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Updated Mar 16, 2023 11:40 AM

Projectors used to feel like the type of gadget that was only accessible to people with a lot of space, disposable income, or both—thankfully that’s no longer the case. It’s possible to get a projector at virtually any price that will work in rooms both big and small. In fact, one of our picks only needs to be about a foot or so away from your wall to make a picture far bigger than even the largest of TVs. There’s still a time and a place for those, but you should seriously consider getting one of the best projectors if you’re building out or upgrading a home theater space.

How we chose the best projectors

We canvased the entire portfolio of every major projector maker to determine the very best projectors for both general and specialized use cases. Our assessments factored in the size and lighting situation of your room, both of which play a huge part in performance. Finally, value was a big consideration—we made sure the projectors in our guide offered the most features for their cost.

The best projectors: Reviews & Recommendations

Whether you’re ditching your 4K TV for an even bigger screen, or are finally fitting out the home theater system of your dreams, our projectors will prepare you for almost every type of viewing experience.

Best overall: LG HU810PW

Buy it used or refurbished: eBay 


  • Resolution: 4K
  • Ports: 3 HDMI, 1 USB-A, 1 optical audio, 1 Ethernet
  • Screen size: 300 inches


  • High native resolution
  • Massive maximum screen size
  • Excellent port selection


  • Expensive

If money is no object, and you’re after the best possible projector for any use case, LG’s HU810PW is the one to get. The 4K projector has an ultra-bright 2700-lumen bulb, which means you’ll be able to use it in a room that has moderate light leakage (think sun seeping in through closed blinds) without a derogated picture. The projector even has dedicated bright and dark modes, which adjust the picture settings based on how much outside light is in the room. You’ll also be able to watch 4K TV shows and movies with no loss in quality, which is important if you’re a stickler for video definition.

The HU810PW supports HDR (high dynamic range), a technology that improves contrast and color quality, which makes video look more realistic. LG developed a technology called Adaptive Contrast, which takes this concept further by automatically adjusting the projector’s brightness level in real time based on the scene you’re watching.

LG’s use of forward-thinking technology extends to this projector’s software. The HU810PW runs WebOS, an operating system that allows you to natively run streaming apps without requiring you to plug in a media streamer. It also supports AirPlay 2, Miracast, and Bluetooth, so you can send media to it wirelessly from your phone. These wireless technologies are complemented by the HU810PW’s assortment of HDMI and USB ports, which make it possible to connect several gadgets to it simultaneously. Crucially, one of the HDMI ports is an eARC (Electronic Audio Return Channel) port, which allows you to route audio from connected components through an A/V receiver.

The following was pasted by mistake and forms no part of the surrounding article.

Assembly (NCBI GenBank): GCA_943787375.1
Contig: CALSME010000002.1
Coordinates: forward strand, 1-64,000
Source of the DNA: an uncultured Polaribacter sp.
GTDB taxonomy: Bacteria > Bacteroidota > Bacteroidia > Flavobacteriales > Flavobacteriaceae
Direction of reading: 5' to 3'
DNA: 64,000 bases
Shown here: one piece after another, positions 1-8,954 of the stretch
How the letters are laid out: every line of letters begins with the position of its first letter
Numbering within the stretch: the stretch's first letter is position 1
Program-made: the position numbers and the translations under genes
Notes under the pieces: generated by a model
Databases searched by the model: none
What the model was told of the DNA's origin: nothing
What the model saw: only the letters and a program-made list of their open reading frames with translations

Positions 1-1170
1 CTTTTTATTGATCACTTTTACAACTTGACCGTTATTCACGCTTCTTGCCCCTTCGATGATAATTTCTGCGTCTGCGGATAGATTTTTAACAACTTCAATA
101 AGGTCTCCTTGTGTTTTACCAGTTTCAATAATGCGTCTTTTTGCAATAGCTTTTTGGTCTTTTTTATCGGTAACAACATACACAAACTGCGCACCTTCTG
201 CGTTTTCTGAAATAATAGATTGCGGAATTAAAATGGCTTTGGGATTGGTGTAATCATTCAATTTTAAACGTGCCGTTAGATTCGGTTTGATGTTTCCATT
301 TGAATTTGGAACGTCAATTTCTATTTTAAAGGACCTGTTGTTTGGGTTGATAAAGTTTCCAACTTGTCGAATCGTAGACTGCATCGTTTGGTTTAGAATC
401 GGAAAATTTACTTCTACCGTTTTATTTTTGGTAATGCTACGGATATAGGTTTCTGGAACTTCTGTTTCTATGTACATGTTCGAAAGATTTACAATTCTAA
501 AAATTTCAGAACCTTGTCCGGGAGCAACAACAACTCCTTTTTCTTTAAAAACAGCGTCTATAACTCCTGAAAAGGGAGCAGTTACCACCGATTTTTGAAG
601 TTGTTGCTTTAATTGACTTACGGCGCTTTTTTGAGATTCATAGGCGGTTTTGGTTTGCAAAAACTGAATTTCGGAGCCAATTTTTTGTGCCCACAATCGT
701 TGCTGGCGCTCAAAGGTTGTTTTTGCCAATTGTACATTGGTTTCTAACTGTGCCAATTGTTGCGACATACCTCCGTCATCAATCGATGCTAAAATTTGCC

All of these luxe features will make a big difference in your viewing experience, but they also increase the HU810PW’s price. We still consider it to be a great value based on the technology inside, especially since it can produce a 300-inch image when it’s far away from a wall, but it’s absolutely an investment. Still, if you want a true movie theater-like experience at home, this is the projector to get.

Best 4K: ViewSonic X11




  • Resolution: 4K
  • Ports: 2 HDMI, 3 USB-A, 1 Ethernet, 1 MicroSD Card slot, 1 audio input, 1 audio output, 1 optical audio output
  • Screen size: 200 inches


  • Bright bulb
  • Short throw performance
  • Harman Kardon speaker system


  • Expensive

ViewSonic’s X11 has many of the same features as our top pick but costs nearly $1,000 less. The 4K projector has a 2,400-lumen bulb, a wide assortment of ports (including an HDMI ARC port), and supports HDR. The difference? The X11 won’t make automatic adjustments based on your room or what you’re watching. Additionally, the X11 doesn’t run an operating system, which means you’ll need to connect a media streamer or game console to it if you want to watch videos. These quality-of-life features are nice to have, but not essential, so you shouldn’t have a degraded viewing experience under most circumstances.

One of the X11’s biggest selling points is its built-in audio system, designed by luxury aural brand Harman Kardon. The projector’s 16W audio system should be loud and clear enough that you won’t need to immediately connect it to an A/V receiver. If you’re planning an outdoor movie night, the speakers will be even more important as you won’t have to lug an external set in and out of your home. If you’re interested in a projector, but don’t have a lot of space, the ViewSonic X11 is an even better buy than LG’s HU810PW thanks to its short throw performance. The projector can create a 100-inch image from under six feet away. If space isn’t an issue, the X11 can show a 200-inch image.

Ultimately, the X11’s only real weakness is its price tag. You’re getting a lot for your money, but you’ll still be spending upwards of $1,500 for one component in a home theater system.

Best for gamers: BenQ TK700STi




  • Resolution: 4K
  • Ports: 2 HDMI, 1 USB, 1 audio out
  • Screen size: 150 inches


  • Ultra bright bulb
  • Supports higher frame rates
  • Runs Android TV


  • Expensive